Indeed, as I always tell my students—I teach the Bible at the university level, for those of you who care—it’s a foolish fiction to even think of the Bible as one book. Its title comes from the Greek ta biblia—“the little books”: a much more precise description of this cobbled collection of dozens of scriptures composed by perhaps thousands of authors, editors, redactors, and translators. Said differently, the post-modern menagerie that is the Bible makes Lynch look like Henry James (if you’ll allow me to mix media for a moment).

So I start my yet-untitled Bible blog as near to smack-dab in the middle of the text as possible—actually, in the Psalms, the book you’re most likely to hit if you just let the thing fall open where it may. To Psalm 51, to be exact—perhaps my favorite chapter in the whole blasted doorstop. For Christians, this psalm is recited on Ash Wednesday, that cheeriest of “holidays,” devoted to having us remember that we are dust. For the rabbis, this psalm is spoken (sung?) by David shortly after his bedding of Bathsheba and murder of Uriah come to light. Neither setting makes complete sense to me, but I understand the motivation behind both.

That the psalm remains one of my favorite Biblical texts still comes as a bit of a surprise to me, given my general aversion to the type of Judeo-Christian-ish self-flagellation it seems to espouse. For Augustine, the psalm is an early proof text for establishing original sin—the largely worthless Christian doctrine that suggests that we all spring from our mothers’ wombs innately imperfect.

But to read Psalm 51—as beautiful an exercise in confession as has been written—as evidence of our genetic fallen-ness is to miss out on the pathos it tries to convey. When the author croaks, “Indeed, I was born guilty, a sinner when my mother conceived me” in verse 5, he is not making an anthropological argument about some inborn penchant for error. He is expressing the pain caused by making a mistake so bad that it feels stuck in our very bones—a sin so great we want either to erase it from human memory or fast forward to some future moment when we hope to have lived it out. But this isn’t the part that I like best.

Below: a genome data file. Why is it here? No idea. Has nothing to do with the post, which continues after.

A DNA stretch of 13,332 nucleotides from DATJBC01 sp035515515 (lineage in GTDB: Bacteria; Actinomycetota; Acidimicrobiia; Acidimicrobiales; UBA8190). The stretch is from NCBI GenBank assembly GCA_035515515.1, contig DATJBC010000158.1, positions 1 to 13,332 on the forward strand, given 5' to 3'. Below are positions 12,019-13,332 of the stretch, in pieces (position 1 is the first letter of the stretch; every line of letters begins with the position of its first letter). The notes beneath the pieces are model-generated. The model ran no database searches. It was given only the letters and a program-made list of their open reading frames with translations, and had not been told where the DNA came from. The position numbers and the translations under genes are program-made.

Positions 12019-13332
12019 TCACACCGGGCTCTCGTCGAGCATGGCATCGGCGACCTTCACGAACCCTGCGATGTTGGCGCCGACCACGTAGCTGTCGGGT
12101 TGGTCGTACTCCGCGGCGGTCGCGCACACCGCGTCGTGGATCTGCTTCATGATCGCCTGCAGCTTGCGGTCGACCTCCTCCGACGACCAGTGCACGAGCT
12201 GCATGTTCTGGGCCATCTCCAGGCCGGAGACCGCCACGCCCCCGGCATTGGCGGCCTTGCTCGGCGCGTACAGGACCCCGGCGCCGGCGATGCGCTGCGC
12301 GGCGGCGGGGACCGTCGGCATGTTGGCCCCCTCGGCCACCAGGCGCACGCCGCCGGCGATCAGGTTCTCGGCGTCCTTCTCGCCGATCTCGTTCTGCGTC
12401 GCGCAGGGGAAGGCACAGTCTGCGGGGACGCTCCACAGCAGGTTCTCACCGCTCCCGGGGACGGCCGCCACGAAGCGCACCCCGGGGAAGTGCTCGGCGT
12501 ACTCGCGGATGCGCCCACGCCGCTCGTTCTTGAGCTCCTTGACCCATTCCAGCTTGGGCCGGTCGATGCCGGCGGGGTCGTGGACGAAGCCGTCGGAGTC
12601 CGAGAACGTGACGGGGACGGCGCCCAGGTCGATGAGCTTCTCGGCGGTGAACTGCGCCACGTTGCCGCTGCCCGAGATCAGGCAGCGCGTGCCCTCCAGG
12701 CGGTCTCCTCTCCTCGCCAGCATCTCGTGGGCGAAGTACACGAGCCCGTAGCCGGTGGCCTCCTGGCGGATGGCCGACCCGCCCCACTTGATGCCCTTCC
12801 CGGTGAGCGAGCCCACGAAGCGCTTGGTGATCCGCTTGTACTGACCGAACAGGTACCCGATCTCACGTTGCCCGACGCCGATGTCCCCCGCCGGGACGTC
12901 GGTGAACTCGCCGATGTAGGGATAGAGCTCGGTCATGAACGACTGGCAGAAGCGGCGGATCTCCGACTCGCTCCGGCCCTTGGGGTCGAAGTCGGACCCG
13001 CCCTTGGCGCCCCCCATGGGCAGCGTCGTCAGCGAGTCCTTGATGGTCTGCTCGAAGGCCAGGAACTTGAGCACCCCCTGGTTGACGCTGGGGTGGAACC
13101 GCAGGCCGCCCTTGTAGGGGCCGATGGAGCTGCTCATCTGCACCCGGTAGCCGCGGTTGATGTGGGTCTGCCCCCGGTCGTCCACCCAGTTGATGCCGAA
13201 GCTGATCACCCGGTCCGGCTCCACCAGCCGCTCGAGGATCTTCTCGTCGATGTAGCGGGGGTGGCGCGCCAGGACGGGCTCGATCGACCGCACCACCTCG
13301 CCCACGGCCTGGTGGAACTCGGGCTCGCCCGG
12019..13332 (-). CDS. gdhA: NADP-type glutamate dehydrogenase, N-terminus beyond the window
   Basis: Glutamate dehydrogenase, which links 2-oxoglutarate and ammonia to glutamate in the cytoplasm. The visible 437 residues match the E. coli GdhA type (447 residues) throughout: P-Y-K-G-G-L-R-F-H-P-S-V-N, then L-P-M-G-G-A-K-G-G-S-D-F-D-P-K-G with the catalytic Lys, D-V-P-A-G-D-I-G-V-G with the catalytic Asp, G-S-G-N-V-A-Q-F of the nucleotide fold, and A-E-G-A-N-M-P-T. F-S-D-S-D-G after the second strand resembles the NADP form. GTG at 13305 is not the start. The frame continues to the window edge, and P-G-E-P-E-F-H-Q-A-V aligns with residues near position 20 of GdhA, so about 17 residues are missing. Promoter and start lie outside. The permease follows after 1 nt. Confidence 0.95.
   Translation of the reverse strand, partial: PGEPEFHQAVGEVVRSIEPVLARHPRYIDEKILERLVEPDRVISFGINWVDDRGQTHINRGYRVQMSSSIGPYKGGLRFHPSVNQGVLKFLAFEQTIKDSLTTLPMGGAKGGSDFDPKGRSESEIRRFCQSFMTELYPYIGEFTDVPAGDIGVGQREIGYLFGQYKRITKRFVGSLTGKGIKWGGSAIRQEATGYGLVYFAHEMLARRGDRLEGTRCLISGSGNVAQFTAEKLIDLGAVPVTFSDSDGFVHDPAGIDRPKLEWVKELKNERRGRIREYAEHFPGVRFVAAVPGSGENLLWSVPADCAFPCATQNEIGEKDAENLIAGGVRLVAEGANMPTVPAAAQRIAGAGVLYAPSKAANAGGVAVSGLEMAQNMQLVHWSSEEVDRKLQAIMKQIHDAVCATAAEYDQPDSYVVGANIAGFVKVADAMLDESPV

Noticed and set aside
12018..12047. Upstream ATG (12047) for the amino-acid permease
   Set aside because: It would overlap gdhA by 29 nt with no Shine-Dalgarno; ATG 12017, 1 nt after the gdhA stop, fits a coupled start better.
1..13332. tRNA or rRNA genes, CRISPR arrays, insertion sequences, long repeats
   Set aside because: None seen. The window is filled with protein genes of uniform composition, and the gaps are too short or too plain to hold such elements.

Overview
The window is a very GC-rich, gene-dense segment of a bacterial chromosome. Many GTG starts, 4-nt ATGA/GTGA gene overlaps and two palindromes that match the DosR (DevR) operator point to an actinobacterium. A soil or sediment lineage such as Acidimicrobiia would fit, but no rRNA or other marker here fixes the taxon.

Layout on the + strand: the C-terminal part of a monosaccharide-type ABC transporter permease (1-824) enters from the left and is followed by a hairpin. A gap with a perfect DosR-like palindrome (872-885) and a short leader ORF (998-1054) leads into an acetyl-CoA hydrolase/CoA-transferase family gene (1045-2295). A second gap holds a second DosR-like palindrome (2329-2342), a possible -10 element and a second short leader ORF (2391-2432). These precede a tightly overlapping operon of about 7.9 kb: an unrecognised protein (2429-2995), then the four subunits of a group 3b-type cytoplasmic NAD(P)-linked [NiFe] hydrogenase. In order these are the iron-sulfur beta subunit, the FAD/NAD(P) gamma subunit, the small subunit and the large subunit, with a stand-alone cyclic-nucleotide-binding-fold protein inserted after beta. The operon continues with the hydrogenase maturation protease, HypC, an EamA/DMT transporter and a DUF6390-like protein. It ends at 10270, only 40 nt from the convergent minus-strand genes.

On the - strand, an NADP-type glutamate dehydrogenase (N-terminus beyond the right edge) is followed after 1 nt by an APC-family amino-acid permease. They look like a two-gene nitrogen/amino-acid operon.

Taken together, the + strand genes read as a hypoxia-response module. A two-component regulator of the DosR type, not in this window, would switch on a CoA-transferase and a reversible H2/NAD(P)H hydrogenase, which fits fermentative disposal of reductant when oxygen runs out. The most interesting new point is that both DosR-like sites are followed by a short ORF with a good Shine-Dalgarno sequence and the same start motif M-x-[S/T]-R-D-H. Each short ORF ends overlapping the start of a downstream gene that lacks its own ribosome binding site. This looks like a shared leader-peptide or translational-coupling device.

The kicker comes in verse 17: “The sacrifice acceptable to God is a broken spirit …” Historically speaking, this verse takes part in a conversation on the evolving content of Jewish religious belief and practice during the Babylonian exile and, later, the Diaspora. In the golden age of Israelite history, Solomon’s temple (or a near-replica of it) stood in Jerusalem—enduring as the physical and spiritual center of Jewish practice. However, many read Psalm 51 as an exilic or post-exilic piece—a work written after the destruction of the Temple (again, more on that later) and during the Jewish people’s captivity. How, Jewish writers asked, can we be devout when we have no temple? How can we offer sacrifices to our God when we have no altar on which to carry out the sacrifice? For some—and perhaps for the author of the 51st psalm—the Jews would begin to understand sacrifice figuratively. If they could not sacrifice bulls or doves to YHWH, they could yield up their “broken spirit,” their souls, shattered in the aftermath of an unthinkable tragedy.

However, I read this verse more personally. To suggest that God accepts “broken spirits” is a comforting thought for half-believers like myself. To me, this verse allows for the possibility that God takes our confusion, our uncertainty, our mystification, our fractured mental capacity—cracked from observing a world that often seems to reject the idea of divine presence. Our brokenness. I read that brokenness as partaking in the mind-numbing frustration that sometimes comes from reading this book that—if we can believe it—stands as God’s only lasting message to us.

I hope this space will serve as a venue where I can put some of that brokenness on display while at the same time arguing that “brokenness” might be the organizing principle behind the Bible.